Imagine your favorite sports team. When you think about what makes them effective, is it only their defense? Likely the answer is no. If a coach wants to compete they must develop their team’s abilities on both sides of the ball.
Human resources are usually considered a defensive mechanism within a school district’s administrative staff. Typically, HR is used to file paperwork according to state and federal employment laws, guide leaders as they make employment, development, and compensation decisions. All of these decisions are “defensive” in nature that serves to prevent districts from making decisions that could result in negative judgments. It’s not that defensive measures aren’t essential, they are simply one sided and will do little to move a school district forward as they compete for talent and adapt to the changing environment of education. School districts must also engage in strategic “offensive” measures within human resources to maximize the effectiveness of school district’s current and future staff. Examples of strategic and offensive natured human resource measures could be:
- Effective selection procedures that predict the effectiveness of applying teachers
- Job design models that maximize the talents of staff members and employ efficient measures of work to be done
- Needs analysis to identify skills that need to be developed to ensure a school district’s staff is proficient with critical skills for current and future needs
- Recruiting and retaining effective staff members
- Alignment of school district vision and mission statements to staff evaluation models
- Measurement of staff attitudes and perceptions to ensure they feel they are a part the decision making process of the district.
- Leadership development and succession planning to ensure long term needs of district are met
For many years we have heard the adage “Our people are our most valuable asset.” While that sounds nice, it’s not always true. Many tech firms are run by only a few people but have hundreds of thousands of dollars invested in the hardware and software used to run their companies. In a school district, people are the most valuable asset. In the average school district, 48% of the district’s budget is spent on teachers’ salaries. Thousands more are spent each year on professional development efforts. If this is the reality that schools face, shouldn’t districts pay more attention to strategic human resource tools available?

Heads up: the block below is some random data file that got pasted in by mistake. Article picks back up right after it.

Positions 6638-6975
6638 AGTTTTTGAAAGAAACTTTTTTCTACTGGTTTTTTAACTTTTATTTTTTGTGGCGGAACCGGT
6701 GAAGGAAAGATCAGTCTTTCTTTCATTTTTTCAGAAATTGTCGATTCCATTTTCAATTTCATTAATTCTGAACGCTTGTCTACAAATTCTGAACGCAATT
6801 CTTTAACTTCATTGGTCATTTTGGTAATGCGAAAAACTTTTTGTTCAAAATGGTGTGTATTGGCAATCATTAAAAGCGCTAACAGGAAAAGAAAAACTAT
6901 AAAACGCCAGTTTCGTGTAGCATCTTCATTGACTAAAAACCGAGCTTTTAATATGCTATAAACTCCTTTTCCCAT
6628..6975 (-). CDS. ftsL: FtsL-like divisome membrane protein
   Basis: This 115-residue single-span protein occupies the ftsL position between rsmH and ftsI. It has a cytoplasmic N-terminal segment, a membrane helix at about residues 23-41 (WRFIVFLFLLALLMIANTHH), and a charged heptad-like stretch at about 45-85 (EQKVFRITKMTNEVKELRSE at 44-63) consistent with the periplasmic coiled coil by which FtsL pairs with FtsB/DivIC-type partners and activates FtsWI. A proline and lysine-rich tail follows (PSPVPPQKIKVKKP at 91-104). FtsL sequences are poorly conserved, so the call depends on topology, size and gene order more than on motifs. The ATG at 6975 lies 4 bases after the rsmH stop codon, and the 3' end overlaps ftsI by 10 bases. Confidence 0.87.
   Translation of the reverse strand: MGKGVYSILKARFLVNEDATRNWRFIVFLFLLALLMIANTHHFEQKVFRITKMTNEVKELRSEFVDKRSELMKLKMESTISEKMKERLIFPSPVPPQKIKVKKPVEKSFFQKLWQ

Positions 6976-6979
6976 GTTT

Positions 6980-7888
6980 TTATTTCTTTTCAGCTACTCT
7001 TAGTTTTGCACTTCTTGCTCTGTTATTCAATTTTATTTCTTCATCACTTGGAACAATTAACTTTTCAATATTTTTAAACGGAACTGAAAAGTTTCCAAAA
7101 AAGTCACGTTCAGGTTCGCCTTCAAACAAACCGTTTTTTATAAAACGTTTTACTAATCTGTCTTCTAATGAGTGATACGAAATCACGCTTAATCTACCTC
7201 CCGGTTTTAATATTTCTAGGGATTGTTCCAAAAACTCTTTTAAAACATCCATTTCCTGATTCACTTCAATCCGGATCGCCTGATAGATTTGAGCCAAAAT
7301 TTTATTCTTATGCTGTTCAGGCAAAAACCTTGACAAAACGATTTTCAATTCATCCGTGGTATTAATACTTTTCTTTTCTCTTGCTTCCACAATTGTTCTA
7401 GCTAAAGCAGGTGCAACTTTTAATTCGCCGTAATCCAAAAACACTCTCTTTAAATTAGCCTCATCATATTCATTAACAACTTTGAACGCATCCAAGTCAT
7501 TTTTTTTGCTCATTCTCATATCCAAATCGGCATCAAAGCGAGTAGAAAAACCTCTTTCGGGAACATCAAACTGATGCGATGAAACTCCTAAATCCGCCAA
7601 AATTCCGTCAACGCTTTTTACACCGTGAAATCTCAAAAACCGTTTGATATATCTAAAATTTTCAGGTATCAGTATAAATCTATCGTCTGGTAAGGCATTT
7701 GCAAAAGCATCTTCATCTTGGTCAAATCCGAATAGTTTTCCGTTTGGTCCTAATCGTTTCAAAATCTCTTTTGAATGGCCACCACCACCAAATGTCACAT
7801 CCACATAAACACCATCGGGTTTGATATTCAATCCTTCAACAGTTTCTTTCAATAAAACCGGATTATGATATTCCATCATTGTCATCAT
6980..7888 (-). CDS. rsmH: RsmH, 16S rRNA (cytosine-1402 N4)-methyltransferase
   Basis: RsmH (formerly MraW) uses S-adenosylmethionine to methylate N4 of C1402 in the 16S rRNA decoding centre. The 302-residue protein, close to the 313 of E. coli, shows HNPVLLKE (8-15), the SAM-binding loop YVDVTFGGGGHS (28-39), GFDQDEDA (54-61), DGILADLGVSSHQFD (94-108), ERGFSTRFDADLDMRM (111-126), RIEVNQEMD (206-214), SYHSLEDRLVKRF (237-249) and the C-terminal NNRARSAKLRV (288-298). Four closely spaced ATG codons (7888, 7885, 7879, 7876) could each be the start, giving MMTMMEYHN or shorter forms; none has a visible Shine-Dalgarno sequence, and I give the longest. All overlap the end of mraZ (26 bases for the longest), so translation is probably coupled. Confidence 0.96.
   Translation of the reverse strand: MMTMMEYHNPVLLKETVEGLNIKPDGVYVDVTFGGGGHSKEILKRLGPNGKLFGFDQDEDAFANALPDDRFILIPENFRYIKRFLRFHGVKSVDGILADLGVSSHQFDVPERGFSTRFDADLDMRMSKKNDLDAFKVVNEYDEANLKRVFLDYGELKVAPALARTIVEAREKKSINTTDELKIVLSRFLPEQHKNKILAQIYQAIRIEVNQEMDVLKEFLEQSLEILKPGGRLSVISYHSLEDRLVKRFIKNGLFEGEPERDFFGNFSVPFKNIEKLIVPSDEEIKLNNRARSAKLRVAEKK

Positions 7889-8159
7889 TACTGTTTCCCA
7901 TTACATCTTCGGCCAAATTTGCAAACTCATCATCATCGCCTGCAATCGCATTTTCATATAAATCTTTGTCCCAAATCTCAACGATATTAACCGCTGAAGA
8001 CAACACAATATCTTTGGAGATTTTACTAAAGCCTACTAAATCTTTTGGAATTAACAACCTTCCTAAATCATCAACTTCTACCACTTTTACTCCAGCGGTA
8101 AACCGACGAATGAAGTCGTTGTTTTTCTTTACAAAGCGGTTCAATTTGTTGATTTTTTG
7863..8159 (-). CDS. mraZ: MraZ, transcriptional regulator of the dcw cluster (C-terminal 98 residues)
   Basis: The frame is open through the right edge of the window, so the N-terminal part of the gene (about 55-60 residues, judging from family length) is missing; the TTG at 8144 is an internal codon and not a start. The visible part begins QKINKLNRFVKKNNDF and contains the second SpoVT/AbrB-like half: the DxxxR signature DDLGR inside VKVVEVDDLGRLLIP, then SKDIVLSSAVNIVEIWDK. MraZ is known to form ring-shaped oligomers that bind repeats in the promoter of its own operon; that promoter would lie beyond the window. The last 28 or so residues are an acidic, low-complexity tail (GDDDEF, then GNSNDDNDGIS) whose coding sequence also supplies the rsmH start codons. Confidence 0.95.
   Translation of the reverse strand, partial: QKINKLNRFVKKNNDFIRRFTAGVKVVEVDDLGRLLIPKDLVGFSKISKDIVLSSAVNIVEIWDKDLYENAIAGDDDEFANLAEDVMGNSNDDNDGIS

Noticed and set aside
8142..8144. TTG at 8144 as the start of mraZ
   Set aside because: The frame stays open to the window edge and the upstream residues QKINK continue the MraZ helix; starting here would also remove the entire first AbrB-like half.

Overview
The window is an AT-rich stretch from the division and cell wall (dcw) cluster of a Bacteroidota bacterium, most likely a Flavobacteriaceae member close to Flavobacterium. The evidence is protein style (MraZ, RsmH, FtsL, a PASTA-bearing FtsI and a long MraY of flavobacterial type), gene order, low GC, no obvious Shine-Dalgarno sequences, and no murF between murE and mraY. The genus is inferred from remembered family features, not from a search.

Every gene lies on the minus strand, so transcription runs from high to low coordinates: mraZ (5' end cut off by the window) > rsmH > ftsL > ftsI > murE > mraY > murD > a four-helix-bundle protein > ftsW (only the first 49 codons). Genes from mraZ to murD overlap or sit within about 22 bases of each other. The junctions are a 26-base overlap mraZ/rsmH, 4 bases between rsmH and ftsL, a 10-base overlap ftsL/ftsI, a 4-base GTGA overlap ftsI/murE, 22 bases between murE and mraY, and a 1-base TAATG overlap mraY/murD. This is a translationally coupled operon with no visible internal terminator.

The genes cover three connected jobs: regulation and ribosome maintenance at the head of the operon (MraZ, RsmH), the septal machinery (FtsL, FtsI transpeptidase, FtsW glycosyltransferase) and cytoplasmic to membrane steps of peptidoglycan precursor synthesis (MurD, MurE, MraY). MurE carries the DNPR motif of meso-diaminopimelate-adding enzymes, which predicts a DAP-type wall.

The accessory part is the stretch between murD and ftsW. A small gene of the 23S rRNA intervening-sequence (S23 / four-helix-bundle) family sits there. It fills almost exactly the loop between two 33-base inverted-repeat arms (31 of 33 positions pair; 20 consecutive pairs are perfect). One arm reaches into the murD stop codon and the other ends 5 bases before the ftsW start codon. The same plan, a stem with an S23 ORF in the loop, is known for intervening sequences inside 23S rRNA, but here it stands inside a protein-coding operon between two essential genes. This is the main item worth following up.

In a recent study that evaluated the effectiveness of HR programs within organizations researchers found the effectiveness of HR programs is more important that the mere presence of an HR staff when evaluating the outcomes of an organization, just as the effectiveness of a teacher is more important than simply having a “warm body” standing in front of the class. The study also found the effectiveness of short term and long range HR strategies was found to be more closely related to organizational outcomes than CEOs. This is likely due to measures that ensure consistency in an organization irrespective of who is leading the organization. A final noteworthy finding from the study was that ratings of HR effectiveness were strongly associated with employee attitudes and behaviors. Employee turnover levels also shared in the association.1
I believe school districts are realizing they can no longer aggregate the efforts of semi-motivated teachers to achieve broad educational goals. Effective organizations have dynamic cultures of engaged and motivated individuals. These cultures don’t exist by accident; they are designed by forward thinking leaders and competent HR professionals skilled in practices beyond compliance and paperwork.
How is HR used in your district? Do you have a resource that can help address “offensive” natured HR strategies? What other unmet HR needs does your district have that will ensure your district’s effectiveness in the dynamic educational environment we live in?
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K12 HR Solutions is a human resource consulting team that specializes in human resource needs of K-12 school districts. Members of our team have strong backgrounds in human resources, management and leadership, education, and organizational effectiveness. Our team members specialize in industrial and organizational psychology, a strategic human resource degree, that focuses on individual and team behaviors that result in desired organizational objectives. Contact us today and let us help your district increase their effectiveness through improved human resource practices and tools.
1. Guest, D., & Conway, N. (2011). The impact of HR practices, HR effectiveness and a ‘strong HR system’ on organisational outcomes: A stakeholder perspective. The International Journal of Human Resource Management, 22(8), 1686-1702.